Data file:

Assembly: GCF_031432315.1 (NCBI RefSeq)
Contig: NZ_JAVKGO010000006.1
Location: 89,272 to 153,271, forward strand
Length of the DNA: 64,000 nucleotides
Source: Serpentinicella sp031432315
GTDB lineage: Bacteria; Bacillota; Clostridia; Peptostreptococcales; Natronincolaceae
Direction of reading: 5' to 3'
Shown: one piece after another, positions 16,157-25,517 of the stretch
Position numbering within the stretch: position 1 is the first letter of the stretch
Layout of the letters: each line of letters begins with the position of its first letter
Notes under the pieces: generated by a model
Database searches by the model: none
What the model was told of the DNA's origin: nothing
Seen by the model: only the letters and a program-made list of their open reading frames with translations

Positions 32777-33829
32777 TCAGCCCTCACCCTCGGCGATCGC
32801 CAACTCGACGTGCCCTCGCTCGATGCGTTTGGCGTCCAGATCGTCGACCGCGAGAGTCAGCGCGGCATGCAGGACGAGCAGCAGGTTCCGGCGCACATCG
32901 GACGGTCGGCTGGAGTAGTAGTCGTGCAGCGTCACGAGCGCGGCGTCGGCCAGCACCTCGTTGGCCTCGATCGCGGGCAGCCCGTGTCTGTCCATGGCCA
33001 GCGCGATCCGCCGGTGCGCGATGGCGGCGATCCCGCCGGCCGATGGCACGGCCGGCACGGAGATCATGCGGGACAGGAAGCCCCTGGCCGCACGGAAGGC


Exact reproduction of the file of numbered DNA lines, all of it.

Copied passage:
Assembly: GCF_031432315.1 (NCBI RefSeq)
Contig: NZ_JAVKGO010000006.1
Location: 89,272 to 153,271, forward strand
Length of the DNA: 64,000 nucleotides
Source: Serpentinicella sp031432315
GTDB lineage: Bacteria; Bacillota; Clostridia; Peptostreptococcales; Natronincolaceae
Direction of reading: 5' to 3'
Shown: one piece after another, positions 16,157-25,517 of the stretch
Position numbering within the stretch: position 1 is the first letter of the stretch
Layout of the letters: each line of letters begins with the position of its first letter
Notes under the pieces: generated by a model
Database searches by the model: none
What the model was told of the DNA's origin: nothing
Seen by the model: only the letters and a program-made list of their open reading frames with translations

Positions 32777-33829
32777 TCAGCCCTCACCCTCGGCGATCGC
32801 CAACTCGACGTGCCCTCGCTCGATGCGTTTGGCGTCCAGATCGTCGACCGCGAGAGTCAGCGCGGCATGCAGGACGAGCAGCAGGTTCCGGCGCACATCG
32901 GACGGTCGGCTGGAGTAGTAGTCGTGCAGCGTCACGAGCGCGGCGTCGGCCAGCACCTCGTTGGCCTCGATCGCGGGCAGCCCGTGTCTGTCCATGGCCA
33001 GCGCGATCCGCCGGTGCGCGATGGCGGCGATCCCGCCGGCCGATGGCACGGCCGGCACGGAGATCATGCGGGACAGGAAGCCCCTGGCCGCACGGAAGGC